Morning Report: June 19, 2005

Latest Iran news. The IRI regime's recent "elections" drew calls for a boycott from Iranian freedom activists. Despite some MSM claims of "higher than expected voter turnout", eyewitness accounts from Iranians - and photographs of the polling places - tell a different story. There were also reports of violence against demonstraters in Los Angeles, Ottawa, and other cities. Commenter Rasker provides video of one confrontation in Houston. Opposition candidate Mustafa Moin has challenged the legitimacy of the polls, claiming that "a powerful will entered the arena bent on the victory of a particular candidate and the elimination of the other candidates" and declaring that "a warning bell has sounded" for Iran's rulers. Numerous anti-regime groups have designated the days following the election as the beginning of an organized campaign to depose the regime; however, no new information on this is currently available. (Free Iran, Rasker)

Belmont Club on Iraq developments. Wretchard examines the increased intensity of combat in Iraq, exemplified by operations Spear and Dagger. 'In the near term, the operational tempo (billed as "violence", "instability" or "mayhem" in the media) will almost certainly increase for the following reasons. First, Iraqi forces are now coming online and they are not the "fresh meat" the Daily Kos claims. Though they may have shortcomings, Iraqi troops are far from totally ineffective and actually represent a net increase in coalition combat power against the enemy. Second, the cumulative results of two years of intelligence infrastructure building coming into fruition in the larger size of caches being found and in the number of "tips" which precede many of the recent captures and rescues. Third, the insurgent strategy of attempting to ignite a civil war as described in the last post, will generate its own backblast.' See also Friday's post on Mosul. (Belmont Club)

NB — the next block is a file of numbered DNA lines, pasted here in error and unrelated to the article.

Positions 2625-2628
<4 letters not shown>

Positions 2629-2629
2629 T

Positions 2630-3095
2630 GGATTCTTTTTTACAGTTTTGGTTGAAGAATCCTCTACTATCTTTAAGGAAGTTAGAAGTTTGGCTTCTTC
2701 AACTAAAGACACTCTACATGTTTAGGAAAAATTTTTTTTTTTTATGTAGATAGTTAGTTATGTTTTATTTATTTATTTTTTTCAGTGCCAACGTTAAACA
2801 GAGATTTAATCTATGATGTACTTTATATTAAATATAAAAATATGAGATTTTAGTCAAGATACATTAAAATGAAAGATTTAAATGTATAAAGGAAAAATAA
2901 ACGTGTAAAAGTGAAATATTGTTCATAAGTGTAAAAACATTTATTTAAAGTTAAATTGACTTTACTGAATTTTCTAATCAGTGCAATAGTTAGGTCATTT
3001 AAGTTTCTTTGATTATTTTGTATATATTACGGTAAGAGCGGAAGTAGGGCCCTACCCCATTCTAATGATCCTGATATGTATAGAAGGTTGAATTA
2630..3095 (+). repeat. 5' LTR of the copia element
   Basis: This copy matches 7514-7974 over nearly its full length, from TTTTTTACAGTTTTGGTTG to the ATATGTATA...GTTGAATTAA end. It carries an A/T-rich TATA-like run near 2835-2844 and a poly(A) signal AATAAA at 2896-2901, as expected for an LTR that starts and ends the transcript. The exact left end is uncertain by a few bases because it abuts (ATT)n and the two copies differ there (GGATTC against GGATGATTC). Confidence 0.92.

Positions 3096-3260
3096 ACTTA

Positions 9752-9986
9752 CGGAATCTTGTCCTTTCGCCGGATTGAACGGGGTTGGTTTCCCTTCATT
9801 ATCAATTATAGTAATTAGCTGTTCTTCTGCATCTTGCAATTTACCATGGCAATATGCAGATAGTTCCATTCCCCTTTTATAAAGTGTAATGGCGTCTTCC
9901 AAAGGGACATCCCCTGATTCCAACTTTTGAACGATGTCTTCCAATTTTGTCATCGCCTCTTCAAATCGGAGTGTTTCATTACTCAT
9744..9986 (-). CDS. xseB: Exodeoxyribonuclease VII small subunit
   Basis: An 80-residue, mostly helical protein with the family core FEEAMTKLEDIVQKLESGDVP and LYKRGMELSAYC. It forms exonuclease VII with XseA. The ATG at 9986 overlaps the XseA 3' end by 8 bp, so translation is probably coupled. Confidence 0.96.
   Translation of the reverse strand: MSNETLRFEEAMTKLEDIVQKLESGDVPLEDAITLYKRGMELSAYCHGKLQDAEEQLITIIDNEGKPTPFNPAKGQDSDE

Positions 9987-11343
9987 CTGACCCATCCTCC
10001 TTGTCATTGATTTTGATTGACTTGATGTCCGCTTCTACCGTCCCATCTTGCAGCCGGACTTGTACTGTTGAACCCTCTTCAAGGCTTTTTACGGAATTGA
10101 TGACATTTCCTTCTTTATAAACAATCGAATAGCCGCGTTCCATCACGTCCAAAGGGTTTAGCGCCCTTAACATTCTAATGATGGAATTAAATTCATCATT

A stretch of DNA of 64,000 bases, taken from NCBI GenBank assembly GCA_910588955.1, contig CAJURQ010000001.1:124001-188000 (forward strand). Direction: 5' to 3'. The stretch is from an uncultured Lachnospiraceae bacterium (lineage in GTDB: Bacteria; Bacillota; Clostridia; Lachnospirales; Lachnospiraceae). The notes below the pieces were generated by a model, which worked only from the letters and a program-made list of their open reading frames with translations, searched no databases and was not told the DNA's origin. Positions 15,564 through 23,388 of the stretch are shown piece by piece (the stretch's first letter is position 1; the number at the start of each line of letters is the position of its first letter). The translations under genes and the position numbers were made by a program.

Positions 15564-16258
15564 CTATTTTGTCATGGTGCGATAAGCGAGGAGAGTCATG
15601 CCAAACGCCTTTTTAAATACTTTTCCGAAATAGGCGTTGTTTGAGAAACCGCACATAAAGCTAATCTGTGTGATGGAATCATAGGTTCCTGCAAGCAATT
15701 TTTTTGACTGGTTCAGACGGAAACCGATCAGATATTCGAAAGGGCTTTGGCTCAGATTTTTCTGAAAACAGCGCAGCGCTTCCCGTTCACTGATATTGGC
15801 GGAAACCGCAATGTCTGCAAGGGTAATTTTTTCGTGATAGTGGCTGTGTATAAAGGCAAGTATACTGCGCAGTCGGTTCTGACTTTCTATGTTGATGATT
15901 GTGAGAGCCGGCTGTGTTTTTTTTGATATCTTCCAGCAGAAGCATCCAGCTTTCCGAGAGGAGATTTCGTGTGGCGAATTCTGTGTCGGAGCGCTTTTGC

Command Post on energy issues. 'This week, debate in the Senate began in earnest on the federal energy bill - and the debate in the US, around the world, and on the internet shows no signs of abating. In a widely cited poll, Yale University researchers found that an overwhelming majority of Americans are worried about dependence on foreign oil (92%) and want government to develop new energy technologies to address it (93%). Apparently, they haven’t been reading their Kunstler, or else they’d know that there are no solutions other than the long-overdue destruction of our sinfully consumptive civilization - or maybe they’ve been reading their Engineer-Poet instead, and know better than to buy into sci-fi catastrophilia. ...' Winds of Change takes a look at real-world options on bio, electricity, fossils, nuclear, solar, wind, and energy policy. (Winds of Change)